Based on a food frequency list (FFQ), the frequency of child's average weekly consumption of the items was calculated from a Likert scale: ‘never', ‘1-3 times monthly', ‘1-3 times weekly', ‘4-6 times weekly', ‘1-2 times daily' and ‘3-5 times daily' (range 0-28). The subscales ‘healthy food intake' corresponding to green food items in the traffic light diet (fruits, vegetables, salads, whole-grain bread), ‘indifferent food intake' (yellow food items: cheese, milk, quark, buttermilk and meat) and ‘problematic food intake' (red food items in the traffic light diet: sweets, snacks, fast food, sausages, sweetened beverages, ice tea, cacao and fruit juices) were calculated by the respective mean [23].

The portion size was assessed on a linear scale from 1 to 7. The parents were asked to estimate how much delicious pasta their child would eat if unattended. They could choose from six pictures of linearly ascending portions of pasta on plates using an item of the YANA-C computer-based pictorial instrument to assess nutritional intake in adolescents [24]. A 7th option was given as the largest portion size plus an extra helping. The pasta meal was chosen as it is broadly known and liked by children and adolescents [25].

Changes of portion size, eating rate and the intake of green, yellow and red food after 1 and 2 years were regarded as exposures.

Confounders

Patients' age and sex (assessed in patient questionnaires at baseline), the socio-economic status (SES) and migration background were defined as confounders.

The SES was assessed in the baseline parental questionnaire. According to Winkler and Stolzenberg [26], the SES is composed of the ‘family income' as well as the higher value of maternal and paternal ‘highest qualification in school and job' and ‘highest job status'. Index values could range from 3-21. A range of 3-8 was defined as ‘low SES', a range of 9-14 as ‘middle SES', and a range of 15-21 was classified as ‘high SES' [27].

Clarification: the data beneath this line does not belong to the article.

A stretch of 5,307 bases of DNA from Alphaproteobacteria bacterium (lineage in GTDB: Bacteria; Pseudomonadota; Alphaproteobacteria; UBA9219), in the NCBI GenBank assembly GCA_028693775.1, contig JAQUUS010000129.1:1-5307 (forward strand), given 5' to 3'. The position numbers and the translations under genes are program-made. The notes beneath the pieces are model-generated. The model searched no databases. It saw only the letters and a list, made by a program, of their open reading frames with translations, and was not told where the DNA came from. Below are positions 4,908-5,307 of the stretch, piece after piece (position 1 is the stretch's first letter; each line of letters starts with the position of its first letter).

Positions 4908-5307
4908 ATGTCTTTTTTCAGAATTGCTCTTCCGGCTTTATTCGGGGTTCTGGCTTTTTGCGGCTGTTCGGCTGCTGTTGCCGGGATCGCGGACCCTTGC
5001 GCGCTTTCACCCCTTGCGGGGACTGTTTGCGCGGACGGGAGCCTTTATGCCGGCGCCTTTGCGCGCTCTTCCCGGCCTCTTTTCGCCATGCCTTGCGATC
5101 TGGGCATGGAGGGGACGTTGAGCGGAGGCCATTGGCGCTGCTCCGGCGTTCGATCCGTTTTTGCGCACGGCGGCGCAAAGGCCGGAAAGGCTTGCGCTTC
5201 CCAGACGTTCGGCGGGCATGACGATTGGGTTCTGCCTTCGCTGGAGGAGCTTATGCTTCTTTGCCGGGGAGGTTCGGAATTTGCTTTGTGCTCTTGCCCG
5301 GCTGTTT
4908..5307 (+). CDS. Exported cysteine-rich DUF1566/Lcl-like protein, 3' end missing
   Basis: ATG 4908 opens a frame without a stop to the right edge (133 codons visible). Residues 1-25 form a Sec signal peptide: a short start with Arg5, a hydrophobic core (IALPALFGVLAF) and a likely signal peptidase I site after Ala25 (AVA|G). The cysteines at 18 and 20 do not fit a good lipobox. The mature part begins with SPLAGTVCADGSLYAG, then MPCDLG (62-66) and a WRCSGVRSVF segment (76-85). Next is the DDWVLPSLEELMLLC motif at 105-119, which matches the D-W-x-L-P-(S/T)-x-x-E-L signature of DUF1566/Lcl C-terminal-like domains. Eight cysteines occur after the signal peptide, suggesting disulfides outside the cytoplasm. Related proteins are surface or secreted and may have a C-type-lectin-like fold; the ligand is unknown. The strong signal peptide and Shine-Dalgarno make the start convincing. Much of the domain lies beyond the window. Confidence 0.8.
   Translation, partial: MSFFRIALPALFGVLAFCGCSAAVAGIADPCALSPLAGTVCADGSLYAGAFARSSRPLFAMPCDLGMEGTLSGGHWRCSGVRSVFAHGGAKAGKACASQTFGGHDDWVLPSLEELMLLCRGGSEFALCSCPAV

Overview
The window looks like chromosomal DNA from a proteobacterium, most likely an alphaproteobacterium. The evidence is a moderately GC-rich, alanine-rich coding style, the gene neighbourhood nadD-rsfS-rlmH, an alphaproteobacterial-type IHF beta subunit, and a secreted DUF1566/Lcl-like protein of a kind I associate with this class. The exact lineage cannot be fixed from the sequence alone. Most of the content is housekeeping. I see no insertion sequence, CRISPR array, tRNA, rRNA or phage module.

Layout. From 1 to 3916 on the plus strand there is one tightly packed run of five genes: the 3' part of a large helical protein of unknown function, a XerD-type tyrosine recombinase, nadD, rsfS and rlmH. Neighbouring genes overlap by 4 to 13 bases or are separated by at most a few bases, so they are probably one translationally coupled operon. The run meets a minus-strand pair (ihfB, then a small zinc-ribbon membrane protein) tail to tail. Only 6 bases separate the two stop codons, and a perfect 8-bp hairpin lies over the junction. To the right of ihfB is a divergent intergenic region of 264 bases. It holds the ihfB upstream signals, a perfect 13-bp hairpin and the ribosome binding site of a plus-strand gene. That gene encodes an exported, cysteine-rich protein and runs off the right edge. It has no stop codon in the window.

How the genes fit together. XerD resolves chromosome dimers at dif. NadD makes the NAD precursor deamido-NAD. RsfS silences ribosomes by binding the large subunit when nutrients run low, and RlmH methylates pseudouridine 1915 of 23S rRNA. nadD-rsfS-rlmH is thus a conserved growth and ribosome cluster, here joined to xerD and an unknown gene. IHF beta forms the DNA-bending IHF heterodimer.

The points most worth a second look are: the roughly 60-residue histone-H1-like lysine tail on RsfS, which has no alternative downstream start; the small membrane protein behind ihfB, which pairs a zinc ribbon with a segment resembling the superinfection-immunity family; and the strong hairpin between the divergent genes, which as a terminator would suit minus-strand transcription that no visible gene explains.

Migration background was assessed in the patient's questionnaire at baseline. According to the classification of the BZgA observational study, at least two out of three family members (patient, mother and father) had to be born abroad [28].

Δ variables (difference between measurement points of respective variables) associated with the primary exposures and the outcome (p < 0.1) were regarded as potential confounders. Confounding was defined as a change in estimate (regression coefficient b) of >10%.

Statistical Analyses

All analyses were restricted to patients with complete data in BMI-SDS, portion size, eating rate as well as frequency of green, yellow and red food intake. If not stated otherwise, statistical tests were conducted on a significance level of p < 0.05.

Tests for normality were conducted using Q-Q plots and histograms. Significant differences in baseline characteristics between patients with complete and incomplete data were tested using the Student's t-test for independent samples for normally distributed continuous variables. For non-normally distributed variables we applied the Mann-Whitney U-test. The chi-square test was utilised for tests between categorical or nominal variables.

The change of variables was calculated by the difference between their measurement points (T1-T0 and T2-T0 for 1- and 2-year change). To test for differences between measurement points, the Wilcoxon-signed rank test or the t-test for dependent samples was used. Statements on effect sizes of 1- and 2-year changes were calculated using the formula of Glass' Δ with the standard deviation of the respective baseline value as reference:

/WebMaterial/ShowPic/892791

(x1: mean value of variable at T2; x2: mean value of variable at baseline; s2: standard deviation from variable at baseline) [29].